As an #Indie #Author, I am keenly sensitive to the ways we are each other’s main support. We have no publishing house, no “team” dedicated to our book unless we gather that team ourselves and pay them individually. Because of this, I have made it a point to join groups on Facebook, Google+ and elsewhere in the blogosphere of fellow indie authors, bloggers and reviewers in order to support one another and be part of a “team.”
Some of these teams are better than others, and I have left a couple of them already (in less than a few months of membership) due to a lack of the very support I joined to acquire. However, some are excellent. #RaveReviewsBookClub is one of those. Its founder, president and fellow author, Nonnie Jules, and the team she has gathered to moderate and administrate the site and its activities (which are many!) are top-notch.
RRBC GOVERNING BOARD MEMBERS:
President – @nonniejules
V. President & Mentor Program Director – @bruceaborders
Secretary & Blog Tour Host Co-Ordinator – @mlh42812
Membership Director – @kathrynctreat
PR/Marketing Director – @DanicaCornell
Newsletter Co-Ordinator – @sharrislaughter
Reviews Co-Ordinator – @voiceofindie
“SPOTLIGHT” Author Consultant – @TeriGarringer
I highly recommend joining this FREE group if you are an indie author wanting to get and provide reviews and other types of support: Nonnie’s own site (which leads to the RRBC site) is: http://ravereviewsbynonniejules.wordpress.com/
I belong to several other great Facebook groups: Clean Indie Reads, Amazon Author Support, Female Writers, Science-Fiction Romance Brigade, Gutsy Indie Publishers, eNovel Authors at Work, and more. Many have their own blog or websites and activities beyond Facebook cross-postings and support.
On Google+, I have recently joined several groups that I appreciate. Except for #BookMarketingTools, which provides biweekly Google On Air tools and info shows called “The Author Hangout,” hosted by Shawn Manahar (@ShawnManaher), I am not yet “known” or know many members since I’m not very active, yet.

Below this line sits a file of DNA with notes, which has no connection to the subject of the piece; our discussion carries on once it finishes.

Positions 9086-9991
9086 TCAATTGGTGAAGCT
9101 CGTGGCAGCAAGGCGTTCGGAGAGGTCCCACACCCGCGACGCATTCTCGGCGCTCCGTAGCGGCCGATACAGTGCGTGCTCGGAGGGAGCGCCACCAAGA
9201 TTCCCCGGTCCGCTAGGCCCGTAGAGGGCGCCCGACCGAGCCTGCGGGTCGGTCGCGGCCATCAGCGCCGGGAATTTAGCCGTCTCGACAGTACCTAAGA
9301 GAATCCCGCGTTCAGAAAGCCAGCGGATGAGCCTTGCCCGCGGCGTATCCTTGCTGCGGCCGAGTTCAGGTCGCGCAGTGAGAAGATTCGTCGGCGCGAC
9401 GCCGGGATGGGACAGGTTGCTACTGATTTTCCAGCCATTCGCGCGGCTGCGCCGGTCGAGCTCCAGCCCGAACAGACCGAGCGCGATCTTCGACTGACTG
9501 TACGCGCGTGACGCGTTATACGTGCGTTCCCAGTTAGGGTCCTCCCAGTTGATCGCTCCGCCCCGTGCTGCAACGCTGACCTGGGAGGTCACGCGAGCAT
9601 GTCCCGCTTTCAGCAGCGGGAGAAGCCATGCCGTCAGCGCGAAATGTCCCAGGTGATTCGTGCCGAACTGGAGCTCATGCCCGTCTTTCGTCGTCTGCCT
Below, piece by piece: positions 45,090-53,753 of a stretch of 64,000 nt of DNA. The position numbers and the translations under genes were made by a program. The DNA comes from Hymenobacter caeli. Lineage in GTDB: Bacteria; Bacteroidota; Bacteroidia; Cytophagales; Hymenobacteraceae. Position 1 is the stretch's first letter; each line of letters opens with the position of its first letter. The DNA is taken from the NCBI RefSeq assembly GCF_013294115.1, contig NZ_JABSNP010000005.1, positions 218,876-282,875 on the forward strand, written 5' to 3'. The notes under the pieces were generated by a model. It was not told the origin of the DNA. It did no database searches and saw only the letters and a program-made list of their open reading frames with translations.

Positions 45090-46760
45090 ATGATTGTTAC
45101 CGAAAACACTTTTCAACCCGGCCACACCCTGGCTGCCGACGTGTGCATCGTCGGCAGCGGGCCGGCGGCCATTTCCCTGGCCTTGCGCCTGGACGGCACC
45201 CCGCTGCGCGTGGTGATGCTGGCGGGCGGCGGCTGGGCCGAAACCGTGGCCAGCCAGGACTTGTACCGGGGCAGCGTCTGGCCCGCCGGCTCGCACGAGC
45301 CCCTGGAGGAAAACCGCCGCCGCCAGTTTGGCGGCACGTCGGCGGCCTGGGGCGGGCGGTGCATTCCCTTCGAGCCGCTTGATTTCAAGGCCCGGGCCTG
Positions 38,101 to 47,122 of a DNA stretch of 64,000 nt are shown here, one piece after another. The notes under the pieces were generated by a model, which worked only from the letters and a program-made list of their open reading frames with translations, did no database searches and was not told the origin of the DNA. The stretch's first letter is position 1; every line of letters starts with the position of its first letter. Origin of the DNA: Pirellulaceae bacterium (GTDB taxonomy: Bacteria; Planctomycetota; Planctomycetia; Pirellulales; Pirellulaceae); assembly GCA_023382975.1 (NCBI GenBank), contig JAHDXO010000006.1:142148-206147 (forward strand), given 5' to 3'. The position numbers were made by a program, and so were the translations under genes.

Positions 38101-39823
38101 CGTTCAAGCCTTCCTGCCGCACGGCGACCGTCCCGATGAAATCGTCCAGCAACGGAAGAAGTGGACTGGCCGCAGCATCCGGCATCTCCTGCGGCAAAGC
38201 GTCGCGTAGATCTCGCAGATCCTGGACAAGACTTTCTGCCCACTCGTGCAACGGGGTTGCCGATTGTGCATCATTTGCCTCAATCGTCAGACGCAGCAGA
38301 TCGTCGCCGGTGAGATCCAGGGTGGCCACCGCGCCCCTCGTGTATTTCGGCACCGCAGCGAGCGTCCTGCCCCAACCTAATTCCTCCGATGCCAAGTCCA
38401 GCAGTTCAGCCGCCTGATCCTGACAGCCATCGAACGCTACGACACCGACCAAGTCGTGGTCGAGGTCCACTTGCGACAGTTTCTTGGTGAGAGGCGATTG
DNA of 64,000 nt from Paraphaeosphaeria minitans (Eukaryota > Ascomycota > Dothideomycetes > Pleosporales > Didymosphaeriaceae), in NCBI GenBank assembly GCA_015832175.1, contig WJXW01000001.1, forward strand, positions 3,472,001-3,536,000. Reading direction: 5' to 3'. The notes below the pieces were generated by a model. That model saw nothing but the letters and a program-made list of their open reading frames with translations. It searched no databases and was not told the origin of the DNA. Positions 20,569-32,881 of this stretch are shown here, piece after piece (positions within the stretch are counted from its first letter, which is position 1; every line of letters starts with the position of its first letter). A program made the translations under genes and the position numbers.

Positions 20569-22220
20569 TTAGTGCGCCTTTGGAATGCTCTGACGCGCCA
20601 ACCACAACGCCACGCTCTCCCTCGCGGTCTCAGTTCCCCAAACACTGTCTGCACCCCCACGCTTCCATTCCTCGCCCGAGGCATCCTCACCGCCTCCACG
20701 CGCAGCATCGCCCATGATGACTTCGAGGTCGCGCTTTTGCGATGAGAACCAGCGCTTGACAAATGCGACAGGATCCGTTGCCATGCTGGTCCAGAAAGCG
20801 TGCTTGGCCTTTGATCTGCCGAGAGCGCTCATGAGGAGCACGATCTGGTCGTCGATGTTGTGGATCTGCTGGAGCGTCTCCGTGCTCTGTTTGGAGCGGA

I am “in” many groups on Goodreads and LinkedIn, but mostly as a reader or sometimes visiting poster/”liker”. Not active, often, as an author, yet. Very much appreciate the tips, tools, ideas and support these offer, regardless of how often I visit, comment or post.
All this is by way of saying: I am anguished to have to post a low rating and poor review of a fellow club member’s indie book. But, I just did. I had to. I do not do many reviews mostly because I am usually writing, marketing and job hunting or working as a consultant: in short, too busy. But,a requirement of joining some groups is to do reviews occasionally.
So, I recently chose a book from the options provided that I thought I’d like and began to read. You can see the results, below.
BTW: When I knew I wasn’t going to be able to give the book a positive review, I reached out to the club moderator, who was very helpful and supportive of my honesty and professional opinions. I also reached out directly to the author. I told her my dilemma and offered her some minimal feedback and also to provide more. She responded and thanked me, but declined.
Since we couldn’t communicate privately, I put my feedback into this review. I sincerely hope my comments and questions inform the author so that, when she is ready to hire an editor and a proofreader for her next book, some new team members could be hired who are better than this book had.
Review of C.E. Wolff‘s Common Denominator
Disappointing: unrealistic and 2-D characters, horrible story arc, unbelievable plot points, poorly proofread /unevenly edited
I rarely give bad reviews and hesitate to post this one. I wanted to like this book. I was pulled in, at first. Somewhat interesting story, main characters, situations. Despite some proofreading errors, I continued. Wanted to give a new author the benefit of the doubt.